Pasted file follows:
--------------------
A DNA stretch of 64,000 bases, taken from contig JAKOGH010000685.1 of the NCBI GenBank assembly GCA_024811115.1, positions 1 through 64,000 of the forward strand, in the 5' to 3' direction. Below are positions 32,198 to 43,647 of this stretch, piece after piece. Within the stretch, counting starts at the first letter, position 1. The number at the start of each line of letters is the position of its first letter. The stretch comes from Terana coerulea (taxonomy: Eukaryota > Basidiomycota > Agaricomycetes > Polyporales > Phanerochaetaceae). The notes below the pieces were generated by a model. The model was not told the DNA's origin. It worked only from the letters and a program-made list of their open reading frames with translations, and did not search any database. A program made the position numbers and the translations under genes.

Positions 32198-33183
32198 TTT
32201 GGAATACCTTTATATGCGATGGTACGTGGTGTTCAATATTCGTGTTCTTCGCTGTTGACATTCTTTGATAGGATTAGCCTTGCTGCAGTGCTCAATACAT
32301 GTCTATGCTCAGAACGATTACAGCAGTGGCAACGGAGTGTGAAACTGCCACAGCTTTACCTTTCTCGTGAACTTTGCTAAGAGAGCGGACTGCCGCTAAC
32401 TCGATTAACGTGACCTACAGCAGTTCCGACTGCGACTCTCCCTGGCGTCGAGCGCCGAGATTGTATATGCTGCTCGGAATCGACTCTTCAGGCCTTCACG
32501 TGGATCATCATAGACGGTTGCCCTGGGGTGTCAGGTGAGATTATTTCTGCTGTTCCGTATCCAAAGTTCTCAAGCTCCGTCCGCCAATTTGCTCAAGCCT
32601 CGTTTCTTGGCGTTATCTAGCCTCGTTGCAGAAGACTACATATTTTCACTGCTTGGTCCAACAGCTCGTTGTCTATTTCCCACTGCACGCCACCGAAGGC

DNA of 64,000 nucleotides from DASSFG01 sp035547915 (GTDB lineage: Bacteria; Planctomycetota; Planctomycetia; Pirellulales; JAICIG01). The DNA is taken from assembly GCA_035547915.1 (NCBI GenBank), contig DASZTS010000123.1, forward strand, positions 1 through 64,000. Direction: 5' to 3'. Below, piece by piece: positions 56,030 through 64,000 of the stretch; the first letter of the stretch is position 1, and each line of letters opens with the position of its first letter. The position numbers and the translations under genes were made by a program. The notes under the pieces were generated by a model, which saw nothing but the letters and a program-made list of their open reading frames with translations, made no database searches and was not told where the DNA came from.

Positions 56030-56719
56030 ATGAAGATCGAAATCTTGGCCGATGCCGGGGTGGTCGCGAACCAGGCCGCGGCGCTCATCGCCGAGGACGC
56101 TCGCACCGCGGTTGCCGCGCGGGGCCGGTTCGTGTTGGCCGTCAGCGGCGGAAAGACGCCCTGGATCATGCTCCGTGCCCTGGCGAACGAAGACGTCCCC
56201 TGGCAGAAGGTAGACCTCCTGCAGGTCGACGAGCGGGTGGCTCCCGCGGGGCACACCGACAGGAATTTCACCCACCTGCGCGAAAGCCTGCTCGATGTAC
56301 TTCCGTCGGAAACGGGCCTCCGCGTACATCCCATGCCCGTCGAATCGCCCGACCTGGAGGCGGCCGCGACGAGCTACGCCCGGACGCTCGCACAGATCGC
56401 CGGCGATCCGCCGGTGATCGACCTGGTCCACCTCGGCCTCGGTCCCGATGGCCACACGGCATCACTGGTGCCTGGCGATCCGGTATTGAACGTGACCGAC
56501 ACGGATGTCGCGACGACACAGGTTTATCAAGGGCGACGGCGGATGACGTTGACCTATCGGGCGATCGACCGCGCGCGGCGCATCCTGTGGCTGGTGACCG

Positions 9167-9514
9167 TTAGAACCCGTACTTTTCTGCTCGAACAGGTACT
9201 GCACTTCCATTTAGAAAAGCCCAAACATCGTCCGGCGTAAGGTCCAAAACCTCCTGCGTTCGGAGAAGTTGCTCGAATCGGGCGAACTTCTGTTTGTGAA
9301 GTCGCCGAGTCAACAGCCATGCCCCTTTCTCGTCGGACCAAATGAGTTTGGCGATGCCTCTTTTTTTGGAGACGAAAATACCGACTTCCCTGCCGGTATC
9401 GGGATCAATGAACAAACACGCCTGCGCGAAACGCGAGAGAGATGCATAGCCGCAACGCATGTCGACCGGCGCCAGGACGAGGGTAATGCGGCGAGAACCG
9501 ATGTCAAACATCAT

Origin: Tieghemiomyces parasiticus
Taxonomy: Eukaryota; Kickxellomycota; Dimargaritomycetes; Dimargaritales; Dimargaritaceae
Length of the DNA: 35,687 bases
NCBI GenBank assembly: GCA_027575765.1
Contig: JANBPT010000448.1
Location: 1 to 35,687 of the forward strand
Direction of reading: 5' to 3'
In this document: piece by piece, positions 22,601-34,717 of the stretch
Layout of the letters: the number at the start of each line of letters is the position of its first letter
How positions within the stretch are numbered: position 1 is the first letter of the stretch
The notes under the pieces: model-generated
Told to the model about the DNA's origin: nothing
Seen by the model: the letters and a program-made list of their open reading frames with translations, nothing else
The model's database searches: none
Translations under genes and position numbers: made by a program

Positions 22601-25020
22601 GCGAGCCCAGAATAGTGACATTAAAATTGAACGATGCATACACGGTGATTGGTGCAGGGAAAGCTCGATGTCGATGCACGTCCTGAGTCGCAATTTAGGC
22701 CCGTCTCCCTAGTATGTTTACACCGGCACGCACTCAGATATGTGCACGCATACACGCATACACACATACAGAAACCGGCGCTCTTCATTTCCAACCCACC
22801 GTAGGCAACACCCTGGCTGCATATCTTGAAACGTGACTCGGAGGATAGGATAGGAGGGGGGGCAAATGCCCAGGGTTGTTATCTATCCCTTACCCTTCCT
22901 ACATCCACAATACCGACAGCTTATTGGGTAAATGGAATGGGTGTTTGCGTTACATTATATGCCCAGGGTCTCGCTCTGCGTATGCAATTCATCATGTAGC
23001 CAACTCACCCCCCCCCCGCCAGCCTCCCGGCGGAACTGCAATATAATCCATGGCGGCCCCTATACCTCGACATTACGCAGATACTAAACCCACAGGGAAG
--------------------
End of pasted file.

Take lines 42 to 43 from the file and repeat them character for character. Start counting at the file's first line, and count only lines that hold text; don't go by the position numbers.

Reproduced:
22901 ACATCCACAATACCGACAGCTTATTGGGTAAATGGAATGGGTGTTTGCGTTACATTATATGCCCAGGGTCTCGCTCTGCGTATGCAATTCATCATGTAGC
23001 CAACTCACCCCCCCCCCGCCAGCCTCCCGGCGGAACTGCAATATAATCCATGGCGGCCCCTATACCTCGACATTACGCAGATACTAAACCCACAGGGAAG